Twitter dropped a bombshell after Thursday’s market close with its announcement that CEO Dick Costolo was stepping down.
The move sent Twitter’s stock up more than 7 per cent in after hours trading, as investors look forward to new management reviving Twitter’s user growth.
But there are still plenty of questions around the management shake-up. Replacing Costolo on an interim basis will be Twitter co-founder Jack Dorsey, whose other job is serving as CEO of payment company Square.
How Dorsey will balance the two roles and who Twitter picks for the job on a permanent basis is unclear.
Here’s what some Wall Street analysts are saying:
- “They need to take a hard look at outside candidates. Someone who not only has credibility for their industry focus, in messaging and advertising, but also someone who has credibility on the technology engineering side as well, which is where Twitter has been lacking in the past.” — Baird Equity Research analyst Colin Sebastian
- “They need someone who can speak the language of advertising but also someone who can speak the language of engineering.” — Baird Equity Research analyst Colin Sebastian
- “I definitely don’t think Jack is going to be the next person. He’s a placeholder. It’s going to be between Adam Bain and someone from the outside. Adam has the inside shot because of his length of time at Twitter and probably he’ll be the favoured choice among employees. So I would think he’s the odds on favourite right now.” — Eric Jackson, Ironfire Capital.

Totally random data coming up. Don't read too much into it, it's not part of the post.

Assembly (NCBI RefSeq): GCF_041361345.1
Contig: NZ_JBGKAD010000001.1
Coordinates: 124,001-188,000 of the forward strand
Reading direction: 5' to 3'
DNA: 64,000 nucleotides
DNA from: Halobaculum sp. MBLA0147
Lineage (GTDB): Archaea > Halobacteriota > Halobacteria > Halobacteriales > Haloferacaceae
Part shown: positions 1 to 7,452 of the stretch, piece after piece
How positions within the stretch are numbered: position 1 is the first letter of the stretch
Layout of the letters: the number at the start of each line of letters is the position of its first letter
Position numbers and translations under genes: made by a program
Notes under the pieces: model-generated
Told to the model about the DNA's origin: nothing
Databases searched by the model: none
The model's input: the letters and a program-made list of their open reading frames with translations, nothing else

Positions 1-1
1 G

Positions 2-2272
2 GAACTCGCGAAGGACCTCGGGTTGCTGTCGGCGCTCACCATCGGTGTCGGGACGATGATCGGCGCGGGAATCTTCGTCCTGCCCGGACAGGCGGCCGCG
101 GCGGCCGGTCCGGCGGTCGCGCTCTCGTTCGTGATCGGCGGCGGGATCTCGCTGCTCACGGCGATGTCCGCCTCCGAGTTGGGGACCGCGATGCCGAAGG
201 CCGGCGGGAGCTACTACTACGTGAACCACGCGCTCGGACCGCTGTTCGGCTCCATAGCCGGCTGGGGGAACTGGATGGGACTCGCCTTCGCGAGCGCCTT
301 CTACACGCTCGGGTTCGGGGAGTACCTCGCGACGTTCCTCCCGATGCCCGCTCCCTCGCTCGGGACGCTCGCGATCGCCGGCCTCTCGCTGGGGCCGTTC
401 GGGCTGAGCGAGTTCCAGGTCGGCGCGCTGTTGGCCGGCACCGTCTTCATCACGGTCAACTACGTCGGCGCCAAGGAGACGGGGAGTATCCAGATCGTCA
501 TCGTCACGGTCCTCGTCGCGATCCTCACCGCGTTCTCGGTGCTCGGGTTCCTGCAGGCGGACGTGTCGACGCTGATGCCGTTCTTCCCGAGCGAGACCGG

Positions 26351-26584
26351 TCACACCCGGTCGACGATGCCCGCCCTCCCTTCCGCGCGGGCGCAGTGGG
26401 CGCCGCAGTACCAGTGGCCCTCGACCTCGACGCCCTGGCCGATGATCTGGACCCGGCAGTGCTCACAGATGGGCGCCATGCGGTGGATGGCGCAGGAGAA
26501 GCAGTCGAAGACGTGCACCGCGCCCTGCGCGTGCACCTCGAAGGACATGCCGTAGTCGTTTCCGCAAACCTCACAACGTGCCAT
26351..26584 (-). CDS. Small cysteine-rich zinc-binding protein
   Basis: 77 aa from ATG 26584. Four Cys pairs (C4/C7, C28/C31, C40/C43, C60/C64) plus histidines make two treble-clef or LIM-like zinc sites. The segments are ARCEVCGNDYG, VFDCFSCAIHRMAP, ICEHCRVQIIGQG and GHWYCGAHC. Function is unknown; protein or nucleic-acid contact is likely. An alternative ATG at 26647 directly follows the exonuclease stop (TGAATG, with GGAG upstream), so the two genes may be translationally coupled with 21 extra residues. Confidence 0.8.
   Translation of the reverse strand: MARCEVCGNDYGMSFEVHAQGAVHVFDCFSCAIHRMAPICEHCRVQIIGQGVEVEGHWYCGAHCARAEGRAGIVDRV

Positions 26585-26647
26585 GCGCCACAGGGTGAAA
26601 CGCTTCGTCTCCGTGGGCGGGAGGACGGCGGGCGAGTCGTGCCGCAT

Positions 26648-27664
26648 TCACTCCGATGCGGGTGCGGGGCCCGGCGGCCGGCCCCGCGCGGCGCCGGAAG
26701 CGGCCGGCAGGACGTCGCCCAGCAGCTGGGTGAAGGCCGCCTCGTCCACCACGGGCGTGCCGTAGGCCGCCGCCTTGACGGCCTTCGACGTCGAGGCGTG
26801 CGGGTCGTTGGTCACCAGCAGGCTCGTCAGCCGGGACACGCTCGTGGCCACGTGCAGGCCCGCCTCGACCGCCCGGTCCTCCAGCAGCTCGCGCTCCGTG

“I thought the board was going to stick with Dick. There was probably a lot of pressure from big investors. and probably the Chris Sacca blog post had an accelerating effect on whatever concerns or discussion there might have been before.” — Eric Jackson.
- “If there’s been a problem it’s been with how Twitter communicated it’s story more than anything. Once those expectations were put forward there was a gap between what was promised and what was delivered.” — Brian Wieser, Pivotal Research Group.
“It’s paradoxical in the sense that you have an investor base that was dissatisfied about management turnover responding positively to management turnover.” — Brian Wieser.
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